care

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CARE

(Cooperative for Assistance and Relief Everywhere), nonprofit, nonsectarian federation of agencies devoted to channeling relief and self-help materials to needy people in foreign countries. Organized in the United States (1945) to help war-ravaged Europe, CARE soon expanded its program to include developing nations in Asia, Africa, and Latin America. Famous for its "CARE packages" of food and other necessities, CARE in now also involved in population, health care, land management, and small economic activity. It is now an international organization with 10 member countries and headquarters in Brussels.

care

  1. the work involved in supporting people who, because of physical frailty chronic illness or other forms of incapacity and disability, are incapable of leading an autonomous existence.
  2. other kinds of carework, e.g. in child-rearing (see CHILD CARE) and DOMESTIC LABOUR. This should be distinguished from care in sense 1.
Care in sense 1 operates over a wide range of social relations. A clear dividing line can be drawn between formal and informal care (see Abrams, 1978) as it exists in contemporary industrial societies. Formal care refers to services provided by agents of organization (statutory, voluntary and/or private) to people within clearly defined categories of need. Informal care is personally directed towards certain people who have a social relationship with their carer - usually a family member, and most often a spouse (Parker, 1993), or female relative.

Feminist sociologists (see also FEMINISM) have had a major impact on the understanding of care and caring relationships. They have argued that caring is ‘a gendered concept’ and that women constitute the majority of carers both informally, in the private sphere, and as low-paid care workers (‘care assistants’) in the formal sector (Finch and Groves, 1982; Ungerson, 1987; Lewis and Meredith, 1988). Studies of caring have examined the complex reasons why women care and the particular problems and difficulties they face. Social policies involving decarceration and COMMUNITY CARE, the decline of neighbour-hood and COMMUNITY associated with increasing SOCIAL (and geographical) MOBILITY, have placed an increasing burden on individual women carers. There is some evidence that women are reluctant to enter caring relationships with female relatives but lack viable alternatives (Cotterill, 1994). Recent research using data from the 1980 British General Household Survey has also pointed to the significant contribution made by male carers, particularly men who care for their wives (Arber and Gilbert, 1989).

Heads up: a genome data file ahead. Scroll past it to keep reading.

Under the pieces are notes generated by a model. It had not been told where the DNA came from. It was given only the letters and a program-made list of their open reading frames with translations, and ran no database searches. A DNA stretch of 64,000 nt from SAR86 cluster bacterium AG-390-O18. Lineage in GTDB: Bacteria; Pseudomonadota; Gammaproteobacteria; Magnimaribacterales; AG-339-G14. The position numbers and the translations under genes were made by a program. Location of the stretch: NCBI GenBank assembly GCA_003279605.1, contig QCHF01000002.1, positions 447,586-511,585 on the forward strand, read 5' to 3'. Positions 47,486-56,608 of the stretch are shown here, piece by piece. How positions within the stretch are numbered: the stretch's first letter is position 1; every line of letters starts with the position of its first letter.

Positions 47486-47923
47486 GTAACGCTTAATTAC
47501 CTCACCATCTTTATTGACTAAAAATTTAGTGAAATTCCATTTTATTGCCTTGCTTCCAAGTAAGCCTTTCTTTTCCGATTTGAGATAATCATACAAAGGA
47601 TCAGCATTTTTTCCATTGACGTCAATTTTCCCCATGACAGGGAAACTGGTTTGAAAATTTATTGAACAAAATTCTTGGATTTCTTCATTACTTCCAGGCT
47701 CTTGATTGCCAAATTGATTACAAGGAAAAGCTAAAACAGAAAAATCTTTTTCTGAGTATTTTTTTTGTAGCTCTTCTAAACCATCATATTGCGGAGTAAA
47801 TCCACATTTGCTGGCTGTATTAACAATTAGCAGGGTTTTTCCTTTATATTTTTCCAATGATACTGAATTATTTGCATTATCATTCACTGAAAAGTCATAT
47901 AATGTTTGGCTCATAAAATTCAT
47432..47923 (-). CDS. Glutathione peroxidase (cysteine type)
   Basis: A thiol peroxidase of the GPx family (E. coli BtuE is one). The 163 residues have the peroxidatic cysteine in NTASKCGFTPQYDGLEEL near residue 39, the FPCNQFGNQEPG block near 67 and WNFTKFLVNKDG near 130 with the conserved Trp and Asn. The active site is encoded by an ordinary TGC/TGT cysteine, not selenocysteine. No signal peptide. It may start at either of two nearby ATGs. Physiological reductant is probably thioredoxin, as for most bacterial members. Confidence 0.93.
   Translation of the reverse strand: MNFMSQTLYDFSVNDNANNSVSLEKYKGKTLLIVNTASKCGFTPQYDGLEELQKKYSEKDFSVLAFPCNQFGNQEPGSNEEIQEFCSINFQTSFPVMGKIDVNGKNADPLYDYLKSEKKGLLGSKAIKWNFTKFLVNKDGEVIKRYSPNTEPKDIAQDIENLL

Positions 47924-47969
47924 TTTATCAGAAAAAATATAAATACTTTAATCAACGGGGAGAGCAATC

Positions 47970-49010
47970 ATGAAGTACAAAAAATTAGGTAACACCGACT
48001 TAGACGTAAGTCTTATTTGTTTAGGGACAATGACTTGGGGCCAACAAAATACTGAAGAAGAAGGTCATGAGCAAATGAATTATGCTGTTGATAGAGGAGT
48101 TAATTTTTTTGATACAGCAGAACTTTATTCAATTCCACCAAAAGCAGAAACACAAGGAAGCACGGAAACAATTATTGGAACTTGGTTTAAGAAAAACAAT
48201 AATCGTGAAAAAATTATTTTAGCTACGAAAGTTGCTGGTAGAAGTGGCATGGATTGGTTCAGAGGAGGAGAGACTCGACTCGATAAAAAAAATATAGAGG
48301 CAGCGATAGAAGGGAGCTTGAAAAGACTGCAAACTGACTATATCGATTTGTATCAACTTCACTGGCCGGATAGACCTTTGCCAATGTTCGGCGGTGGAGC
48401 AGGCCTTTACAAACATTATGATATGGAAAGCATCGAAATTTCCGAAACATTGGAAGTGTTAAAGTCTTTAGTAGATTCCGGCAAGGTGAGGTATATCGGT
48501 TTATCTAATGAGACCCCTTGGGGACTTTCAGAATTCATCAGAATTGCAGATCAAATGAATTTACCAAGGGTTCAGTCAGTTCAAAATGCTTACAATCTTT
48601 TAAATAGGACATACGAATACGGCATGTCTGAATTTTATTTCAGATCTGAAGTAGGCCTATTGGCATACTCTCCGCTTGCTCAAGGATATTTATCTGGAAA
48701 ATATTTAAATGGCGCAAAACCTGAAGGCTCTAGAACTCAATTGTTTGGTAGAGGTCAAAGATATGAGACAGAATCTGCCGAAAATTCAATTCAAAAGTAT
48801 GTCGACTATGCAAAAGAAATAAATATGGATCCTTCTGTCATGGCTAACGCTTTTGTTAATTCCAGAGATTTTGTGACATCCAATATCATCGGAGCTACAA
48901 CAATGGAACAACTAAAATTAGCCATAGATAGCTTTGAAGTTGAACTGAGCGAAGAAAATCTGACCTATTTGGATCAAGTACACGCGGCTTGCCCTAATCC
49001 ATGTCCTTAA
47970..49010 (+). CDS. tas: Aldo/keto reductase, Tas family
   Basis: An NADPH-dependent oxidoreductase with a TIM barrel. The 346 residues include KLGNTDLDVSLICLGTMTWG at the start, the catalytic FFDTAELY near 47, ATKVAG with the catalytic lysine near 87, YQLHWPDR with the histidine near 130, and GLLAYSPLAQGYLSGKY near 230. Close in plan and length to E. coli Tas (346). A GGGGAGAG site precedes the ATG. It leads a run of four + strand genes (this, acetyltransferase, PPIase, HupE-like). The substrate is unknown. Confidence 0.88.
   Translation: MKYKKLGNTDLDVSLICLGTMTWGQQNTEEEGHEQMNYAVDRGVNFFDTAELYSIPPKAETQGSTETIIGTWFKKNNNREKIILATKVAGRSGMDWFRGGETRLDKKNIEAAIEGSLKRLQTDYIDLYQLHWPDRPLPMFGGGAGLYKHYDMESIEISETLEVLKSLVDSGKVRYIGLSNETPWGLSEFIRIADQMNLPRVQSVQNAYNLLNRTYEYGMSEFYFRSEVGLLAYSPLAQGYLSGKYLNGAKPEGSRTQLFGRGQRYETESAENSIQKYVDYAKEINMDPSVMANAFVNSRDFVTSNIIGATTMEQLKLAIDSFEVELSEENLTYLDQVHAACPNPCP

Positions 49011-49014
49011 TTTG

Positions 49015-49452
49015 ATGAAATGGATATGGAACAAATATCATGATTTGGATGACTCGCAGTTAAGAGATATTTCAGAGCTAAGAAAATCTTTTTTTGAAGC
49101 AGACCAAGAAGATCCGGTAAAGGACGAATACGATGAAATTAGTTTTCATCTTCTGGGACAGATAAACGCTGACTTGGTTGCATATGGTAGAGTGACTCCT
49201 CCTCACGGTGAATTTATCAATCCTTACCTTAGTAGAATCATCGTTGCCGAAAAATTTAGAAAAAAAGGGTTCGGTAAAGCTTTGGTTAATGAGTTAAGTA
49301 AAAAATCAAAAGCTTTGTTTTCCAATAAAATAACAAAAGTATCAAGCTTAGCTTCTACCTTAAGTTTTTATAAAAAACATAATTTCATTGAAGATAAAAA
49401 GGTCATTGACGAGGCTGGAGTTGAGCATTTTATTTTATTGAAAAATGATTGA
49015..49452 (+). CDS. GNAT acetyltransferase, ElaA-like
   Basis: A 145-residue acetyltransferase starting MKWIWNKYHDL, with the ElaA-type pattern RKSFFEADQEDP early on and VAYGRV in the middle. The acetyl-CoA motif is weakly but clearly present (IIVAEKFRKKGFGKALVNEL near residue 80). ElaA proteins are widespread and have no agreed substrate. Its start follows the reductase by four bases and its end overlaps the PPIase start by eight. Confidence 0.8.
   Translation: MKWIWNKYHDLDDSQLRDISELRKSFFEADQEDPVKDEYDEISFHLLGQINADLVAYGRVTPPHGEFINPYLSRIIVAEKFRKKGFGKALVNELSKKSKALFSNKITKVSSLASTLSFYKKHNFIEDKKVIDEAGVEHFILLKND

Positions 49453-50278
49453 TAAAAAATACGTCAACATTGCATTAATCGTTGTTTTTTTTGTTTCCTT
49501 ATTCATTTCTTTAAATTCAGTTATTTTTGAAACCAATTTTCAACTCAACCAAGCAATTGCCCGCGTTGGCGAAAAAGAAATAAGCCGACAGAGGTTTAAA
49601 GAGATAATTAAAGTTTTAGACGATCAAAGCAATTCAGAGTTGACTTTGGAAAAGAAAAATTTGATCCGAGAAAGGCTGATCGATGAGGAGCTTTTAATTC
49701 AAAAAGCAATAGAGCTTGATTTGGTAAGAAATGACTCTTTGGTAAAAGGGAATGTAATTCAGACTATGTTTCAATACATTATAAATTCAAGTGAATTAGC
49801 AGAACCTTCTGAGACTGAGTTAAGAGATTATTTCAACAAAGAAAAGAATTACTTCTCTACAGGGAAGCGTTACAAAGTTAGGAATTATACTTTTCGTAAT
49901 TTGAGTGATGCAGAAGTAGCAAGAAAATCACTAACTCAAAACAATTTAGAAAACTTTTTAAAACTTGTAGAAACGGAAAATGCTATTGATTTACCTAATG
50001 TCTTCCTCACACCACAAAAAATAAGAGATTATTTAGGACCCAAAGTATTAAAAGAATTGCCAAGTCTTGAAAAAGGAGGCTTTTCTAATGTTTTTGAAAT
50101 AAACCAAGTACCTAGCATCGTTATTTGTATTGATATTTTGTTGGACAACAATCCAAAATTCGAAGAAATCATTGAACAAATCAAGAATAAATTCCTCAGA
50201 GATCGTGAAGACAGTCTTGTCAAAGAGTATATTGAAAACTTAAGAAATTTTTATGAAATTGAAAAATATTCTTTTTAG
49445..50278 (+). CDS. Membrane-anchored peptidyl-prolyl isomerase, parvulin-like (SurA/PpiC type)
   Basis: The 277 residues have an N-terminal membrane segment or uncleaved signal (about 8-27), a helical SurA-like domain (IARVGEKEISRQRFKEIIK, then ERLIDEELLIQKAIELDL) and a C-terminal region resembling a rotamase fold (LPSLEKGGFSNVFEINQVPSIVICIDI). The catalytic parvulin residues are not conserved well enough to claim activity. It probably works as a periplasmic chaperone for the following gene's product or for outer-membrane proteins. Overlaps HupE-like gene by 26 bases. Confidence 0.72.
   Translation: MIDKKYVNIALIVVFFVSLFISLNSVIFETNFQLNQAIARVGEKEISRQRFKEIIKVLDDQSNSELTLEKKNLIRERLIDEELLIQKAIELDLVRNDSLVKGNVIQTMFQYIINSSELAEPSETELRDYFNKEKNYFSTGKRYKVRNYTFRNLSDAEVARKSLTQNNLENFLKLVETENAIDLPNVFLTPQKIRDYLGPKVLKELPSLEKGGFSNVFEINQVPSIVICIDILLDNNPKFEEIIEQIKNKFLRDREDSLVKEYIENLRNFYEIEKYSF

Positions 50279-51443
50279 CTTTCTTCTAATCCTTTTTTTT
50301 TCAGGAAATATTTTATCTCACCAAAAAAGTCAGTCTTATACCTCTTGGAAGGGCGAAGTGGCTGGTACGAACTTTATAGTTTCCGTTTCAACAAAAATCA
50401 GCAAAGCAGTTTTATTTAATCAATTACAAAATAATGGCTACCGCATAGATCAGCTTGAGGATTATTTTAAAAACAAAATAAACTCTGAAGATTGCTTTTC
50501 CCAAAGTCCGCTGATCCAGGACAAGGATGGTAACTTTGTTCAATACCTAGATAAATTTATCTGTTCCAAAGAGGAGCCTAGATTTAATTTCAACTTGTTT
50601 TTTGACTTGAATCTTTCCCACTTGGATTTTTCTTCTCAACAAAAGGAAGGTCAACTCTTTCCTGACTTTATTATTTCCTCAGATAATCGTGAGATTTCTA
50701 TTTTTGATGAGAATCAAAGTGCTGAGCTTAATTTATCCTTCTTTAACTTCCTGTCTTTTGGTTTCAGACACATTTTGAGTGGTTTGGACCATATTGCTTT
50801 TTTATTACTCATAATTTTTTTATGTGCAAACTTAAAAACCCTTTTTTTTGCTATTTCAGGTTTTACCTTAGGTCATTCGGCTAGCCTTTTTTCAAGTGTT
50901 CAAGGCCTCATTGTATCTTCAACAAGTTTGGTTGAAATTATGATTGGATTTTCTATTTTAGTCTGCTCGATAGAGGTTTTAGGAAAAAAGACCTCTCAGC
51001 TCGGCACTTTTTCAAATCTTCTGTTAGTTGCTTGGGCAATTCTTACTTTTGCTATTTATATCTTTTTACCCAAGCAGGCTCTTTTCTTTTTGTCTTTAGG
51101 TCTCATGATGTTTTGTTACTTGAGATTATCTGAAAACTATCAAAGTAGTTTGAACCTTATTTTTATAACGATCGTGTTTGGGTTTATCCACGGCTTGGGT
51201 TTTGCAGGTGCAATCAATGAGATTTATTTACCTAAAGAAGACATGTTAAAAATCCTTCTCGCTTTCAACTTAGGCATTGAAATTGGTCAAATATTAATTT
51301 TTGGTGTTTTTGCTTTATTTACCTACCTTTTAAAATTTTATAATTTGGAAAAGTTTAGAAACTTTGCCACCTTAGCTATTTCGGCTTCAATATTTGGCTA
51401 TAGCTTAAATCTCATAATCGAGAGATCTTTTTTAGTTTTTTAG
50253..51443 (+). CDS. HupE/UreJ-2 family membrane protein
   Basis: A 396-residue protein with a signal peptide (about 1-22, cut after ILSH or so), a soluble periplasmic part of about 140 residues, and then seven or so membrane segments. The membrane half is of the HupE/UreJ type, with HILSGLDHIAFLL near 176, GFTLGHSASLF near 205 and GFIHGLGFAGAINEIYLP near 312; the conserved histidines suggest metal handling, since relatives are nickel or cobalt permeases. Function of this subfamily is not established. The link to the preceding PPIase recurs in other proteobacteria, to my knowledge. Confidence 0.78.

care, custody, and control

Describes a standard exclusion in liability insurance policies. Under this exclusion, the liability insurance does not apply to damage to property in the care or custody of the insured, or to damage to property over which the insured is for any purpose exercising physical control.

CARE

agency devoted to channeling relief to needy people abroad. [Am. Hist.: NCE, 456]

care

in (or into) care Social welfare made the legal responsibility of a local authority by order of a court
References in periodicals archive ?
Among alternatives to hospitalization are skilled nursing care facilities, home health care, and hospices.
At Gino Merli, we determined that we need to increase the number of beds in the skilled nursing care unit in order to serve veterans who require more hands-on care.
Approximately 70 percent of Maryland's nursing home residents rely on Medicaid to fund their care, making it the largest payer of skilled nursing care in the state," added DeMattos.
6 million to Texas seniors' rehabilitation and skilled nursing care - and warn further cuts may occur in the 2011-2013 Biennium -- the Texas Health Care Association (THCA) released new data finding a full 79% of Texans oppose this action, and that 62% would be less likely to vote for their state legislator if they voted for the cut.
That gives us the opportunity to admit people who do not have the diagnosis of Alzheimer's who also need skilled nursing care,'' Terrell said.
In releasing the report, Charles Roadman, II, MD, president and CEO of AHCA, said, "The analysis brings the skilled nursing care funding crisis home--to Americans in every state.
The OIG will study whether the Medicare program wrongfully pays for skilled nursing care in situations where the qualifying hospital stay is determined not to be medically necessary.
As part of the quality Alzheimer's care program, the Wealshire Skilled Nursing Care and The Ponds Premier Assisted Living communities are serving as the flagship hosts for the Chicagoland Memory Bridge Initiative (CMBI) for the second year in a row.
COLUMBUS, Ohio, April 21 /PRNewswire/ -- The Ohio Skilled Nursing Care Coalition, the umbrella group representing Ohio's skilled nursing facilities, today applauded the substitute version of the state budget bill unveiled by House Democrats.
Thirty-two beds in a fifth-floor ward are being used as medical-surgical beds even though they are licensed for skilled nursing care - essentially a convalescent hospital.
At last count we have eight accreditation "product lines," including home healthcare, home medical equipment, behavioral healthcare, foster care and skilled nursing care.
Located on the Trinity River, Trinity Terrace is a comprehensive CCRC, with Independent Living apartments, Extended Living apartments, fine amenities and services, Home Health services, and a Medicare-certified Health Care Center with short- and long-term skilled nursing care.